I don't typically watch much television. But when I can, I watch The Daily Show. Jon Stewart brings humor, satire and truth-telling to the news of the day -- qualities also characteristic of the Hebrew prophets. When I once suggested that to Stewart, he immediately denied any similarity, saying, "No, no, no, I'm just a comedian from the Borsch Belt!" But further discussion revealed a selection of topics that evoke his moral passion and even a righteous anger at political hypocrisy.
That was on vivid display in a spotlight on what Fox News commentators were saying about food stamp recipients. It began with Fox saying how families who receive support from SNAP (the Supplemental Nutrition Assistance Program) should use their food stamps, and even what they should and should not be eating, which led to repeated condemnations of poor people.
The clips from those Daily Show commentaries are below and I suggest you take a few moments to watch them. They reveal what I am calling Fox News' "preferential option for the rich," which is in stark contrast to the gospel's "preferential option for the poor" and what Pope Francis is now calling the church back to. Fox News' repeated preference for the rich and condemnations of the poor is not just a political or economic issue, but a moral and religious failure. The faith community, in particular, should take note.
Here's my take:
Gretchen Carlson tells stories about food-stamp recipients jetting off to Vegas. Of course, what billionaire casino owners are doing, the morality of what is happening in their casinos, or that one of the owners is literally paying for ultra-conservative candidates and campaigns, are not a problem for Fox News.
Former presidential candidate Herman Cain claims that the government allows food-stamp recipients to use their benefits at gyms. Stewart correctly points out that Cain, who is not known for keeping facts straight, is wrong. While it may be true of Medicare Advantage or some state Medicare programs, it is not for the SNAP program.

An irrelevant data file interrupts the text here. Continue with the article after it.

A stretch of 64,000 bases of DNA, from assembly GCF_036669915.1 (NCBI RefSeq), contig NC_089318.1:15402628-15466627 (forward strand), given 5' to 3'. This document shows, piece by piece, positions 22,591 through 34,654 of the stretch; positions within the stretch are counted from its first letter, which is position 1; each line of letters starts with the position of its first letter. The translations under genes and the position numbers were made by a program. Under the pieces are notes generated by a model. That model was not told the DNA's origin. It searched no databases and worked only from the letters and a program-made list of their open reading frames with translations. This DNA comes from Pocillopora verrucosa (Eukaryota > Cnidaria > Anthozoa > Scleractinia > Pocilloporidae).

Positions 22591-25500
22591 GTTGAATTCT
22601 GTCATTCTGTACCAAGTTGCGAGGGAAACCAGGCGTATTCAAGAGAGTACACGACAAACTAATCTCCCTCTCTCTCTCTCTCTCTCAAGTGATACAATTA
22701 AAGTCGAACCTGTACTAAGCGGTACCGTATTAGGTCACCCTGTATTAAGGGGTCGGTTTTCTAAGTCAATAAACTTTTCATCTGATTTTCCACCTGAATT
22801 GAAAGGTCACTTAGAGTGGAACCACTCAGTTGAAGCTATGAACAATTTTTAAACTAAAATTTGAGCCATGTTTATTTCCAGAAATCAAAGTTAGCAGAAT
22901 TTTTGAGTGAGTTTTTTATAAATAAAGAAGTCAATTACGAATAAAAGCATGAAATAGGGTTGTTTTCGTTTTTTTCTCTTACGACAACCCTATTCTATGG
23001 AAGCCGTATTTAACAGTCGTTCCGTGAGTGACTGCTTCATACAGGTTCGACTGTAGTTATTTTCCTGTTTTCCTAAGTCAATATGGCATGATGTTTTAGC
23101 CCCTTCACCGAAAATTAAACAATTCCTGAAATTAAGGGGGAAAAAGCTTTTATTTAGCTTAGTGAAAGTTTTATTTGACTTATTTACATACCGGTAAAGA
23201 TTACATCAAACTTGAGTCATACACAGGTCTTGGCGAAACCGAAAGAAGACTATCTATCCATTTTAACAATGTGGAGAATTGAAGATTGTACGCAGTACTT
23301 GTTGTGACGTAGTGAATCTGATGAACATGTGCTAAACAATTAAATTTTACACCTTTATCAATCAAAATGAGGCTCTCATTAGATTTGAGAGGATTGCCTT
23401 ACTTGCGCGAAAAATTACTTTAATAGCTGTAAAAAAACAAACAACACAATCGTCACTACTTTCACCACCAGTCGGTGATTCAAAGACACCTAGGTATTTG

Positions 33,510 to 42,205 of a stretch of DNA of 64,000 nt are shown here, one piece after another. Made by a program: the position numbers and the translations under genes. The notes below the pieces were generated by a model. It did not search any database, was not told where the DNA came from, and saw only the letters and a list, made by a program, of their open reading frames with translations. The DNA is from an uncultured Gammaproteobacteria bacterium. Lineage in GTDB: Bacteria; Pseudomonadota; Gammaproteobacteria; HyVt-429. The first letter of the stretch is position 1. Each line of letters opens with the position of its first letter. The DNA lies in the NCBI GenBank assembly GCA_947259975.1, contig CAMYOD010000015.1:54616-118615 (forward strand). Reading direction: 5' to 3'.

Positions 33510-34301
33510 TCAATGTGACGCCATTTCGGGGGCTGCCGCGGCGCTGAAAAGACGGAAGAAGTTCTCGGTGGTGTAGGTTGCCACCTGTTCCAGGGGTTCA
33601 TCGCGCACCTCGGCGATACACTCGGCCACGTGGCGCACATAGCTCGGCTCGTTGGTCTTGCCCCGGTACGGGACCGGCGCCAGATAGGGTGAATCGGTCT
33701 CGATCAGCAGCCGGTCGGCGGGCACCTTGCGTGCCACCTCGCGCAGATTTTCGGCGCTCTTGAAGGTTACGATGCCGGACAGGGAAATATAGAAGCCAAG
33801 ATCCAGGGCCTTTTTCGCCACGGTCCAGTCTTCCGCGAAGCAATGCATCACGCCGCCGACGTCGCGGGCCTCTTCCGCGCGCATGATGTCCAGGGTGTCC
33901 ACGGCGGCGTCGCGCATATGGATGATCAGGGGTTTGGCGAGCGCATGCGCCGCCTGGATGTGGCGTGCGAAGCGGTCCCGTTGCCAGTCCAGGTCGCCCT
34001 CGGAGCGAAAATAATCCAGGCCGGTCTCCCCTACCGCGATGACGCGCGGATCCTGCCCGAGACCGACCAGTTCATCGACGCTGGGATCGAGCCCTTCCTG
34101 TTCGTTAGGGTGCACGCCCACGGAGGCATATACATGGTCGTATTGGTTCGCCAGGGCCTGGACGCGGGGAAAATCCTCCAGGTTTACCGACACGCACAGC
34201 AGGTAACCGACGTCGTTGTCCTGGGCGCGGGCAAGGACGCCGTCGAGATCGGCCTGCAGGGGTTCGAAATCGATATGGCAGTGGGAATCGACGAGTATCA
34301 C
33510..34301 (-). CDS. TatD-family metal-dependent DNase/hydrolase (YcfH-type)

A Neil Cavuto guest laments that some want to use SNAP benefits to pay for diapers, saying -- and I quote: "The swaddling cloths were good enough for baby Jesus; they are probably good enough for your baby too." Really?
Fox even critiques the actual food people pay for with SNAP benefits. No, not because it's unhealthy. Because it shouldn't be on the menu for those in poverty, apparently. Seafood has becomes a theme on the Fox critiques. Stewart comments while most believe fish and seafood is a healthy diet, Fox News "spent a lot of time on how poor people in this country are gaming the system and abusing the American taxpayers to maintain their surprisingly ravenous seafood addictions."
Fox voiceovers loom: "Food stamp abusers, eating on taxpayers." Then another, "America's poor are actually living the good life" -- quite a despicable comment revealing the perspective of those who have never lived with, worked with, or even been around poor people in America.